As our volume recovers, we'll go to a 10% reduction in hours and then back to the normal 40 hours.  I don't think a single employee would have chosen to see some of their compatriots (or themselves) lose their jobs.

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#3) On June 08, 2009 at 10:49 PM, ChrisGraley (28.67) wrote:

The real unemployment rate is about 20% right now.

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#4) On June 09, 2009 at 12:11 AM, JGus (28.21) wrote:


Like I said, it CAN have just as large an impact as laying someone off. Here are a couple ways that is possible:

-Company XYZ employs 10,000 people. Instead of laying off a percentage of them, they decide to reduce everyone's work week by 5 hours. That's a total of 50,000 paid hours/week. Or, put another way, a total of 1,250 full-time employees. The unemployment numbers won't go up as a result, but the impact is still significant. As you mentioned, the most important difference is that these employees still get their benefits. But, what happens if:

-Employee 123 of XYZ is living check-to-check (as tens of millions of Americans are). Before he/she even receives their paycheck, every dime of it is spent. The 12.5% reduction in hours/pay puts them in a position where they have to begin making decisions about which bills to pay and which ones to become delinquent on. Within 6-12 months they are in serious trouble. They may lose their home, have their car repossessed, have to file for bankruptcy, etc. For people in this position, a 10-20% pay cut leads to the exact same destination as an outright just takes a little longer to get there.

-Also, as thousands of companies go this route, it will compound the unemployment problem. Why? Because all of these companies will simply add hours back to their existing employees before they begin making new hires. Thus, those without jobs will have to wait that much longer before companies begin hiring again.

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#5) On June 09, 2009 at 6:04 AM, TMFDeej (97.71) wrote:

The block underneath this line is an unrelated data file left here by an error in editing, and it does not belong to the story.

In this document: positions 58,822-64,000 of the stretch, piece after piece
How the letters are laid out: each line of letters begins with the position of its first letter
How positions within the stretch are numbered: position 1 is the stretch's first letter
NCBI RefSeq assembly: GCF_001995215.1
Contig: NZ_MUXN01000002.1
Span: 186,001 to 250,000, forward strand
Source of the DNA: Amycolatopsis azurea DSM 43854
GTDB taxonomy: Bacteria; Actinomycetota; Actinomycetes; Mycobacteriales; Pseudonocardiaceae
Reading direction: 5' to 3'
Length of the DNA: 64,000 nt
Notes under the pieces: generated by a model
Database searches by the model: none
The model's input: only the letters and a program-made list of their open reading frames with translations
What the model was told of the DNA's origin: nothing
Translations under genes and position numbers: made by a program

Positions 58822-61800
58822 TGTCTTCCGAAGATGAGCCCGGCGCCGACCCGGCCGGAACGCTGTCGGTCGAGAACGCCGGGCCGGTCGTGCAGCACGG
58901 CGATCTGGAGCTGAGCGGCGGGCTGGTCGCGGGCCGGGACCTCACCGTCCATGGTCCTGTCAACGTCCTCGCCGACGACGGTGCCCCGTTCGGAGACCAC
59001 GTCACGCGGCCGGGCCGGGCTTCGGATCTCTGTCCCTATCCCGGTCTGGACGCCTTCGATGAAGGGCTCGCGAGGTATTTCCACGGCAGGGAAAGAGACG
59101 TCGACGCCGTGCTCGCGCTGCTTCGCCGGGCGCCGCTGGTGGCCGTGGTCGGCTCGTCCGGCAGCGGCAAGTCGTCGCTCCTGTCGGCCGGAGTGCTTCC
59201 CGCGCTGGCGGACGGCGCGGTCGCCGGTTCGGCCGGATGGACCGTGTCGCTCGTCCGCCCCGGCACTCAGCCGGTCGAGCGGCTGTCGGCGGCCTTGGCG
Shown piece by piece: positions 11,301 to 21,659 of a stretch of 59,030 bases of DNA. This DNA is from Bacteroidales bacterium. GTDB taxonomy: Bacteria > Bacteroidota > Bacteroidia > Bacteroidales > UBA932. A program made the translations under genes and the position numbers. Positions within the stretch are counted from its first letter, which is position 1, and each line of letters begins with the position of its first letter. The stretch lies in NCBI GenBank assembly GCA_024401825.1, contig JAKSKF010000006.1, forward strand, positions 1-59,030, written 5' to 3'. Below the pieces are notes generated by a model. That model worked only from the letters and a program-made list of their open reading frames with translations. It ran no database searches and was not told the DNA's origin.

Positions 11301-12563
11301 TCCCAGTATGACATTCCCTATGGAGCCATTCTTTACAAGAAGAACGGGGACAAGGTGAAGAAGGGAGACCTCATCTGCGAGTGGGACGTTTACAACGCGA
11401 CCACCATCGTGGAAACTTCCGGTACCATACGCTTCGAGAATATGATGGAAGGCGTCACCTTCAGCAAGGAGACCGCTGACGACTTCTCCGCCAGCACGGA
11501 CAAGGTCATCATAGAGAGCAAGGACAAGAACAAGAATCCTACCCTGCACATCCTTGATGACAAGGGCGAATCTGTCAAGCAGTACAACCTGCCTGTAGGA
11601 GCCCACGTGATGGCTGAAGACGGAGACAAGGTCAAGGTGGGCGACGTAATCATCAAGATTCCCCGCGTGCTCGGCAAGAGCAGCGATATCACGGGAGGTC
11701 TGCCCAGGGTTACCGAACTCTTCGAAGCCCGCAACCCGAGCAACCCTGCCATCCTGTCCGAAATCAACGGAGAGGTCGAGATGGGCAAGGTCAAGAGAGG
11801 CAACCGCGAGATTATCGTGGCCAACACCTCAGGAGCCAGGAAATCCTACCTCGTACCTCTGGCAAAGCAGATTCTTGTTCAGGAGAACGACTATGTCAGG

I agree, JGus, that the jobs situation is terrible right now and that the BLS does an awful job of reporting accurate data.  Having said that, its data has been misleading all along and it is getting "less bad."  You have to walk before you can crawl.

Needless to say, the jobs market and the economy are really messed up and they will likely remain so for a while.  I'm just looking for a sign that the rate of deterioration is getting slower...and it is.


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#6) On June 09, 2009 at 6:08 AM, portefeuille (98.91) wrote:

Hi tmfdeej,

great post (really. interesting).



(since you appear to be awake, could you have a look at this and tell me whether this "proprietary formula" for the "star ranking" system has been described somewhere? thank you.)

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#7) On June 09, 2009 at 11:22 AM, ceejayoh (40.88) wrote:

One thing that isn't  being taken into account is that many of those losing jobs are 50 and older.  Re-training and re-employmnet is much harder at this age.  They also have more health problems and the loss of insurance benefits is a major blow. Many of these workers are forced into early retirement and not included in  the unemployment figures.  Some of those in this position may try starting their own businesses using retirement savings. If the business fails, they have lost what retirement income they had.  I know two close friends in this position. There is a crisis coming concerning the elderly in this country. The elderly will be forced to be in the labor market when they had planned to retire.

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#8) On June 09, 2009 at 3:11 PM, bostoncelitcs (54.21) wrote:

I say the unemployment rate is actually......"lower" than the BofL&S numbers suggest.  The actual professional jobs requiring high-skilled workers with college educations are the ones that have been lost,  but these jobs have more than been made up with low-paying non skilled ones such as fast-food restaurants and landscaping services.   Resulting in a net decline in our standard-of-living.  Thus the feeling like we are in a depression.